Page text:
Price versus cost: a lesson in economics
When I first heard about the regional conference for the Society of Professional Journalists, of which I act as president for the Kennesaw State University chapter, I felt excited and inspired to be one of the first chapter presidents to put for the extra effort to get as many members as possible (and as of this moment Kennesaw SPJ has the highest number of enrolled members ever), then to head to New Orleans to practice interviewing skills on zombies.
Then the reality of the fact that I couldn’t go because I am a nontraditional student with a husband and two babies in tow at all times sunk in. Not because they cannot get by without me but because I made a commitment and a vow to continue experiencing life with them (which also meant accepting that I won’t be participating in any study abroad opportunities).
I did the math and decided the trip would be too expensive for all involved, mentally and financially; I should let my chapter officers represent us in New Orleans among zombies
Traveling with toddlers
Then, just when I accepted I wouldn’t be going, I randomly won $250 cash – no questions asked minus proof that I was going – to head to Zombie Stories. At that point, I frantically recalculated and thought I discovered gold when the total Greyhound bus fare for two adults and two children round trip was only $260.00. To make sure I wasn’t missing anything, I called the customer service line and asked about bringing my 10-month-old (he’ll be 11 months old Sunday October 27) and his car seat. The happy service person emphatically assured me that though it wasn’t guaranteed, I could get to the station early and if the bus didn’t have straps I could request a car seat from Greyhound, but she stressed verbally that 90 percent of the buses were “new buses” So, I felt confident in my decision to purchase a seat (after being told I could just hold my son since e was under age 2), because I’ve seen movies where a child was ripped from a mother’s arms as a plane went down. Wasn’t that in “Cast Away”?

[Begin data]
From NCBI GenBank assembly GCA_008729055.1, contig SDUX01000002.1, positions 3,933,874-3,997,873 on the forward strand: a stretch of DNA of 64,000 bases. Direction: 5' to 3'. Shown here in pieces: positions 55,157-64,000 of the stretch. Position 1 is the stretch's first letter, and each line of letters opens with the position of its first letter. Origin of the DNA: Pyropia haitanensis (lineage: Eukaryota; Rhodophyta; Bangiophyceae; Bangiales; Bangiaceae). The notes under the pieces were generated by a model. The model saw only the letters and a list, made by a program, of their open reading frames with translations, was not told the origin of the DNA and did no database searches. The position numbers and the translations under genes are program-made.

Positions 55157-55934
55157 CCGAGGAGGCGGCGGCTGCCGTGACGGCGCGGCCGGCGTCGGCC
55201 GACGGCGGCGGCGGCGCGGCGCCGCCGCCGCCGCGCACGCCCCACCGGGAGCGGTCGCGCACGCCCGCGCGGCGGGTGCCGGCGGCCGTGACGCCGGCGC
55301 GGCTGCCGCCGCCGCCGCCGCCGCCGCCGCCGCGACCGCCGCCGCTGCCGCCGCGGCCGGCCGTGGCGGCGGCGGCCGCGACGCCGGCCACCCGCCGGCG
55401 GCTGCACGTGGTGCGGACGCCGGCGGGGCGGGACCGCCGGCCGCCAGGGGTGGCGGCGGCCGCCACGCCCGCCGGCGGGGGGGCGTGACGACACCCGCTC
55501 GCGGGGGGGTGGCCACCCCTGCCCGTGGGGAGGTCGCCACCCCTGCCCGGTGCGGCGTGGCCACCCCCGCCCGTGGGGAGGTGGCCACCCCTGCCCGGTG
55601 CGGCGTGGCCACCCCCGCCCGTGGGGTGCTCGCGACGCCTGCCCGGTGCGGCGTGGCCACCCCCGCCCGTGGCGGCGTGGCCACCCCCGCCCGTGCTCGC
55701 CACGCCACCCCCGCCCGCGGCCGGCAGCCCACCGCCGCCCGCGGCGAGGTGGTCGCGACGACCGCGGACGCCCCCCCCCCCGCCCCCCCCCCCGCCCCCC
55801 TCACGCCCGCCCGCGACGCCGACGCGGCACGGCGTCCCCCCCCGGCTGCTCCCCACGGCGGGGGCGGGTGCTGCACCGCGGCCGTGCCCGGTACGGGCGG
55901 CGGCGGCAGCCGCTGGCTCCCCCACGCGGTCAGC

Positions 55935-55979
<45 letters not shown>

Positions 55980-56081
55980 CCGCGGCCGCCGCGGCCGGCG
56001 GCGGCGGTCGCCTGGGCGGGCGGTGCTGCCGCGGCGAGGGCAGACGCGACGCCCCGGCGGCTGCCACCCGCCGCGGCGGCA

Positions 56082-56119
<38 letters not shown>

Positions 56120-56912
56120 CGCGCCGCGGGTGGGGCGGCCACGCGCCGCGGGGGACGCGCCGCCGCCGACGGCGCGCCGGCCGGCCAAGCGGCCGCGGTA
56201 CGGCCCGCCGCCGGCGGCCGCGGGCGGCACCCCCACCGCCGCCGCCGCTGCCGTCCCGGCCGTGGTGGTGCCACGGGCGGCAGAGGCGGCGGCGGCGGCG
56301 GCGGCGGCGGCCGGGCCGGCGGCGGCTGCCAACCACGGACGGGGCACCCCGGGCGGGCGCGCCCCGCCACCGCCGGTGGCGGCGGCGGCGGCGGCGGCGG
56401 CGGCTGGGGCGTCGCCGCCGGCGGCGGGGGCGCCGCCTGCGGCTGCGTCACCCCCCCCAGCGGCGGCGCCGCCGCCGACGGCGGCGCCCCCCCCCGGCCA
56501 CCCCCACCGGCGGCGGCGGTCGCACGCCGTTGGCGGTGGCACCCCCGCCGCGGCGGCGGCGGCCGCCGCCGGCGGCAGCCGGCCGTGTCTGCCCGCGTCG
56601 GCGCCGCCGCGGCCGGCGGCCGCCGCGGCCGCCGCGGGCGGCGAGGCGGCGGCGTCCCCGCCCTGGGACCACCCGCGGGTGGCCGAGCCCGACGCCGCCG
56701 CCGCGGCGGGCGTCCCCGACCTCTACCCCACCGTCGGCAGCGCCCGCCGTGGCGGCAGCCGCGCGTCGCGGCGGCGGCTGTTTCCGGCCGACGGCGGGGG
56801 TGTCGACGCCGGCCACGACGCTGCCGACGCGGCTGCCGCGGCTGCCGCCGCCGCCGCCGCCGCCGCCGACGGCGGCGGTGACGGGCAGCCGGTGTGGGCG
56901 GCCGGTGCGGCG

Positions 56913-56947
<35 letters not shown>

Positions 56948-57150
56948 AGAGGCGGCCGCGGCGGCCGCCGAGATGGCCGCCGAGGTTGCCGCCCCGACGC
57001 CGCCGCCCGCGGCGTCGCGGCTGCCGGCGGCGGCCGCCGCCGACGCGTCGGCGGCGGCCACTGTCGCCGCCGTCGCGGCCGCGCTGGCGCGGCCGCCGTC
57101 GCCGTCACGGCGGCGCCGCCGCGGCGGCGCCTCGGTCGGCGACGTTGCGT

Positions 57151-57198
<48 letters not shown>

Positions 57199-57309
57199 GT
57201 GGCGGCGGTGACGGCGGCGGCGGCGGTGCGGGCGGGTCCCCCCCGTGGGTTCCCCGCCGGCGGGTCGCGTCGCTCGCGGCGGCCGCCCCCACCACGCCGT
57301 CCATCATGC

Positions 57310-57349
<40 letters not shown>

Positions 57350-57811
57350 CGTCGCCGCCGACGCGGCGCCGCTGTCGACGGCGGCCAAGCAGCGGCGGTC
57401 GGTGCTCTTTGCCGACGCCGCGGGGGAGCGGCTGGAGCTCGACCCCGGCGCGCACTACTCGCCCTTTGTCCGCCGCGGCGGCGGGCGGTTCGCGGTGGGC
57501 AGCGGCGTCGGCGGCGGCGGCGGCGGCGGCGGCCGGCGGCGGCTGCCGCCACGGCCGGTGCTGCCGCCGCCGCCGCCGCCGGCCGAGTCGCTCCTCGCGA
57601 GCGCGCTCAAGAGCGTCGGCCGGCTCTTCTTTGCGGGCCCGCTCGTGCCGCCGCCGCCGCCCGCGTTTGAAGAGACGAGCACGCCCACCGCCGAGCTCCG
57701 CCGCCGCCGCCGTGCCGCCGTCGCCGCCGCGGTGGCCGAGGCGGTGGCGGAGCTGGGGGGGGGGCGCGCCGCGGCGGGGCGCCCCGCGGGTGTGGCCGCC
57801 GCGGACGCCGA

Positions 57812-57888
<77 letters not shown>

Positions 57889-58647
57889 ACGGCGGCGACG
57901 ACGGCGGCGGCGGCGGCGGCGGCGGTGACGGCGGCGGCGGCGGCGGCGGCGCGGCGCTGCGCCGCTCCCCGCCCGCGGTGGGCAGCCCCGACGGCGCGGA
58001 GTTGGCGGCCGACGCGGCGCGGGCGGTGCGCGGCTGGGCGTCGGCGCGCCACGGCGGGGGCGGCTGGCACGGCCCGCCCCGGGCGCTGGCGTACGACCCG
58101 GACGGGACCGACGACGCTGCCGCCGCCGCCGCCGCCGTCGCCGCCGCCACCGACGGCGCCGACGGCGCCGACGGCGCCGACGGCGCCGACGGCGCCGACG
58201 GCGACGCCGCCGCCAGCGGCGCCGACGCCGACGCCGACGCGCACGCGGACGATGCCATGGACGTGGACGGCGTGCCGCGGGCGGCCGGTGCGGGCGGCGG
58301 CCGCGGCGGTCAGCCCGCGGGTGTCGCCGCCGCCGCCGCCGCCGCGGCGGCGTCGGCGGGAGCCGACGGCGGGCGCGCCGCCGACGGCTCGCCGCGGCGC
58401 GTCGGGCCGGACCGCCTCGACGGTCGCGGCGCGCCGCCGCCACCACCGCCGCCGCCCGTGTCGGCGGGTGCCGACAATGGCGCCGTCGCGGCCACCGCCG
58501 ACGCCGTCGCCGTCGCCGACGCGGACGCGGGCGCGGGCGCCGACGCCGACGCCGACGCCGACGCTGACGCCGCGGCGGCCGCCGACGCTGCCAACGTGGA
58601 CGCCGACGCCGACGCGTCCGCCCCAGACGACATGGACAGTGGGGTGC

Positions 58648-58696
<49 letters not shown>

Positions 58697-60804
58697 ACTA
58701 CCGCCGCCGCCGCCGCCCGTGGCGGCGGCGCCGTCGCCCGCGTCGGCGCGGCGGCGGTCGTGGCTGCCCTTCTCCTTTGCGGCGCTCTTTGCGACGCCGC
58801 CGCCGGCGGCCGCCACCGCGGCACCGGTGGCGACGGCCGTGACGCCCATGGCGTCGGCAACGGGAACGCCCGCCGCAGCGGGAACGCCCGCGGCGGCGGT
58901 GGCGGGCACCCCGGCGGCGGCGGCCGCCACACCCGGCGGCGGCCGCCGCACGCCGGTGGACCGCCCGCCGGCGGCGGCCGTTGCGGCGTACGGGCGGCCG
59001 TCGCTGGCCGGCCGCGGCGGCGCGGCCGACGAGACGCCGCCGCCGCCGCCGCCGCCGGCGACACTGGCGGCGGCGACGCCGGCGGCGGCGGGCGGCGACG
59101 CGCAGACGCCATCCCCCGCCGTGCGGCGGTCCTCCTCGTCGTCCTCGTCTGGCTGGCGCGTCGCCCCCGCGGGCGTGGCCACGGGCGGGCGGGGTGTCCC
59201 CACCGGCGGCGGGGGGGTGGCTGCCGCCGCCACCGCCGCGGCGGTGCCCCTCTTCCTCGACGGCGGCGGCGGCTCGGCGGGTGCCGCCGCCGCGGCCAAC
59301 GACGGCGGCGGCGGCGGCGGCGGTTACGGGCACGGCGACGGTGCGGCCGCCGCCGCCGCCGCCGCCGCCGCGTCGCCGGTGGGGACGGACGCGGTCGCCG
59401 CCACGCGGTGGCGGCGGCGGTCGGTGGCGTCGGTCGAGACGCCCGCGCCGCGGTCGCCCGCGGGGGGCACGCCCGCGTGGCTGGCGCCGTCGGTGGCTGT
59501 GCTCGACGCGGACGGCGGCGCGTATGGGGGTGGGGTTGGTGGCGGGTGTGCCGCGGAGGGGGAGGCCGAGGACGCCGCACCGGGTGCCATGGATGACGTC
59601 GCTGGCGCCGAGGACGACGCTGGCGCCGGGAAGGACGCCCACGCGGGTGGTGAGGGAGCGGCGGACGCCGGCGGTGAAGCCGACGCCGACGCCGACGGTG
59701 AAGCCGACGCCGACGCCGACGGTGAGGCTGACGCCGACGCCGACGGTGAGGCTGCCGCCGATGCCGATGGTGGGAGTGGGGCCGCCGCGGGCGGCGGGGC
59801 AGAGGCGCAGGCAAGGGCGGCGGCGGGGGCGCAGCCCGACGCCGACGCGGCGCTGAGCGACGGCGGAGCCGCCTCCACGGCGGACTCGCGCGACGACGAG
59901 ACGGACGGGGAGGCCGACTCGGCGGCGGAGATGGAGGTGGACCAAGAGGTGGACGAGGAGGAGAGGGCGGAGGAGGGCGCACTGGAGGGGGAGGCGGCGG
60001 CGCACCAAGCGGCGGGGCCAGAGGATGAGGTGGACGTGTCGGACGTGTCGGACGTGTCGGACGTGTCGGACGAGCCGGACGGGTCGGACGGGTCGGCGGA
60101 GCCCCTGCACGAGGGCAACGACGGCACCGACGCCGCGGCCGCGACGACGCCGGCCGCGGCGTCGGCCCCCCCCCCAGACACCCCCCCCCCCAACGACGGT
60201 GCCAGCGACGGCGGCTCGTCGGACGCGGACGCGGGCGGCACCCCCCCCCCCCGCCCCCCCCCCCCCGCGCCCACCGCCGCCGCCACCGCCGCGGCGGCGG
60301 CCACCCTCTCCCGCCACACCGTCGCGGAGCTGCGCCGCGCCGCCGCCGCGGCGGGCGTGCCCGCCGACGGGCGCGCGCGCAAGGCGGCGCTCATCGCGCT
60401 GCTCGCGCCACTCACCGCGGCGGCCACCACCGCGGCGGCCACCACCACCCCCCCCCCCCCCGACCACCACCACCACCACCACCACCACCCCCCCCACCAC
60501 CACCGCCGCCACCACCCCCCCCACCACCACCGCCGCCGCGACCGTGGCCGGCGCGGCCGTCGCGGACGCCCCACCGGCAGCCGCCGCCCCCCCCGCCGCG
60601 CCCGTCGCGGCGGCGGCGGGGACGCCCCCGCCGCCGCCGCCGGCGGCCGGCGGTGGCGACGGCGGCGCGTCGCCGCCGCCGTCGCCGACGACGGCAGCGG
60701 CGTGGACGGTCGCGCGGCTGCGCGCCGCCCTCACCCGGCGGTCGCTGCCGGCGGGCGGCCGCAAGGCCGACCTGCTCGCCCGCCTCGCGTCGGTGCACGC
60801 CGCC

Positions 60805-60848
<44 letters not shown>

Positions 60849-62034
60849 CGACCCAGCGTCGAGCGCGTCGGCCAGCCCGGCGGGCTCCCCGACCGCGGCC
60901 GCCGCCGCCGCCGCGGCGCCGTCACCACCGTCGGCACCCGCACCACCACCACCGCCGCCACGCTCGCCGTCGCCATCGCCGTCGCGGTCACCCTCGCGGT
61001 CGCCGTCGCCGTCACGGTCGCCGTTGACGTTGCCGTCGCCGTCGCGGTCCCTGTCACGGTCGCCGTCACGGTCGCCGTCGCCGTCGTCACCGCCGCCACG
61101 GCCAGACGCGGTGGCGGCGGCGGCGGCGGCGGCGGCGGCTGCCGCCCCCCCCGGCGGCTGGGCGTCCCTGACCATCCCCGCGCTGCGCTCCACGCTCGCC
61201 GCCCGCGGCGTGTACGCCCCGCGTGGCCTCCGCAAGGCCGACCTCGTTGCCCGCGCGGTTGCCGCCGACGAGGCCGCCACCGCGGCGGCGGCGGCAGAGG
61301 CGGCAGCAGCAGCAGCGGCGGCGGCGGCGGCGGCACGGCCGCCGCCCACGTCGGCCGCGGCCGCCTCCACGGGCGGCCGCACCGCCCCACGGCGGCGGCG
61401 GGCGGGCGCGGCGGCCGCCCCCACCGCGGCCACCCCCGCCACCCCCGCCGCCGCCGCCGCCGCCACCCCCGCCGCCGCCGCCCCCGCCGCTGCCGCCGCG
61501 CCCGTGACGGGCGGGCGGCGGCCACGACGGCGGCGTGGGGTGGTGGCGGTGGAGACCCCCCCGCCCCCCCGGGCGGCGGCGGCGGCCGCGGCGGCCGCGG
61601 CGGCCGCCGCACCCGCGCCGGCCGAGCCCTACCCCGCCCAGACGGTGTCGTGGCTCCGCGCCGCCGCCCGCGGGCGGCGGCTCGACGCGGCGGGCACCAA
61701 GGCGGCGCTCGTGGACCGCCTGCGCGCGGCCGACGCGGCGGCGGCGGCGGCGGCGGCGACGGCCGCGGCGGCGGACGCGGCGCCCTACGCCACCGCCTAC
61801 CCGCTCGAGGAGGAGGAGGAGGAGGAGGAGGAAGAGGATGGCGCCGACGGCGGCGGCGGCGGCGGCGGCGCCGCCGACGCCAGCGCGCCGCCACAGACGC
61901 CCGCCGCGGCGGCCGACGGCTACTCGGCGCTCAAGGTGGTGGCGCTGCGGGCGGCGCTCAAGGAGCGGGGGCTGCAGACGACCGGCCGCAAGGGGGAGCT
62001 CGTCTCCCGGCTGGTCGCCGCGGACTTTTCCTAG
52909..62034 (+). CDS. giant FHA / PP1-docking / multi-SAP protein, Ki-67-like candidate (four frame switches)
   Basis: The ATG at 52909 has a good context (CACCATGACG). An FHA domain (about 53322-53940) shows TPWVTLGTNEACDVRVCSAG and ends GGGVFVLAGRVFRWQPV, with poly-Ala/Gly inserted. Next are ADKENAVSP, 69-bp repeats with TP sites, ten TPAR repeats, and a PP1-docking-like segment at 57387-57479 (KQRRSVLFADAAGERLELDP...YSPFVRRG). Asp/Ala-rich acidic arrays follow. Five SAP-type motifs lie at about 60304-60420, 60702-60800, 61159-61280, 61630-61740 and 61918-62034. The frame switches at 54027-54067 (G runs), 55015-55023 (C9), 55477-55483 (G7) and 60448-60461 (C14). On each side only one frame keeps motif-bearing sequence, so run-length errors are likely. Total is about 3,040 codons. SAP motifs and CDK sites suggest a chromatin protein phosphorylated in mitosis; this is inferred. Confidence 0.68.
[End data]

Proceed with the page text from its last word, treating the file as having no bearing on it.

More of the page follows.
Preparing for everything
The idea of enjoying life and children means preparing for as much as possible if not everything. I tried to think of everything, but sometimes you have to chock it up to life experience. We decided to rent a minivan on the way back from the conference; had we rented the minivan to start with and driven with four adults and two babies we would have saved money and aggravation. Lesson learned I suppose. Advice for the future? Double-check when you think you find a great deal. Consider the cost of comfort and the fact that time really is money. By driving home to Atlanta from New Orleans we were able to sleep in, while the bus left around 9 am. We took in the scenery and patronized a local diner in Mississippi that had been rebuilt after suffering devastation by Hurricane Katrina.
Traveling with children? Yeah, not ready to call myself a pro, but my nearly 3-year-old daughter and 11-month-old son have seen Georgia, Tennessee, driven through North Carolina briefly, Florida, Alabama, Mississippi and Louisiana. I’m still here to talk about it. We will not be trusting Greyhound in the future.